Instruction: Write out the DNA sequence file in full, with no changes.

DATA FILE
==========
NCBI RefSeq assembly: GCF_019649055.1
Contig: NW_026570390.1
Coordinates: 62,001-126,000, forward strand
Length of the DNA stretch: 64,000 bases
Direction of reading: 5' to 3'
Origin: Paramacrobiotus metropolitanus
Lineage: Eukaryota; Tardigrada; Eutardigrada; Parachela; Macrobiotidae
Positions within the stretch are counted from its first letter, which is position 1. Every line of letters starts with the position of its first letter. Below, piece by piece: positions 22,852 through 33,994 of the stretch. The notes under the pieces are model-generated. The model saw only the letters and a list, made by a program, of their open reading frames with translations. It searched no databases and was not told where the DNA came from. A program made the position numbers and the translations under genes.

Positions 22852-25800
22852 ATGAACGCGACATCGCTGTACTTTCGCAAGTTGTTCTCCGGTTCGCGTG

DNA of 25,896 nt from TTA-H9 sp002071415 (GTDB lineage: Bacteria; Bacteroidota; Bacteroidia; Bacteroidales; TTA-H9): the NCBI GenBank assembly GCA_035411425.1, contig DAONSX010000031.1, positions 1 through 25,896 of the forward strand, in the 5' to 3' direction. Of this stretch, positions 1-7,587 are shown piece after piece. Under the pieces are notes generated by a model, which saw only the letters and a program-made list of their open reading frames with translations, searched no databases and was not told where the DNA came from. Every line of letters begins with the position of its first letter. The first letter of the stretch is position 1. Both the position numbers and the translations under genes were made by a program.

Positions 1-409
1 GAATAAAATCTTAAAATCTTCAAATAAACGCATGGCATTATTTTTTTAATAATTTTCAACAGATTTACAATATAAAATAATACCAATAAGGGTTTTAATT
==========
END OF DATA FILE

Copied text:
NCBI RefSeq assembly: GCF_019649055.1
Contig: NW_026570390.1
Coordinates: 62,001-126,000, forward strand
Length of the DNA stretch: 64,000 bases
Direction of reading: 5' to 3'
Origin: Paramacrobiotus metropolitanus
Lineage: Eukaryota; Tardigrada; Eutardigrada; Parachela; Macrobiotidae
Positions within the stretch are counted from its first letter, which is position 1. Every line of letters starts with the position of its first letter. Below, piece by piece: positions 22,852 through 33,994 of the stretch. The notes under the pieces are model-generated. The model saw only the letters and a list, made by a program, of their open reading frames with translations. It searched no databases and was not told where the DNA came from. A program made the position numbers and the translations under genes.

Positions 22852-25800
22852 ATGAACGCGACATCGCTGTACTTTCGCAAGTTGTTCTCCGGTTCGCGTG

DNA of 25,896 nt from TTA-H9 sp002071415 (GTDB lineage: Bacteria; Bacteroidota; Bacteroidia; Bacteroidales; TTA-H9): the NCBI GenBank assembly GCA_035411425.1, contig DAONSX010000031.1, positions 1 through 25,896 of the forward strand, in the 5' to 3' direction. Of this stretch, positions 1-7,587 are shown piece after piece. Under the pieces are notes generated by a model, which saw only the letters and a program-made list of their open reading frames with translations, searched no databases and was not told where the DNA came from. Every line of letters begins with the position of its first letter. The first letter of the stretch is position 1. Both the position numbers and the translations under genes were made by a program.

Positions 1-409
1 GAATAAAATCTTAAAATCTTCAAATAAACGCATGGCATTATTTTTTTAATAATTTTCAACAGATTTACAATATAAAATAATACCAATAAGGGTTTTAATT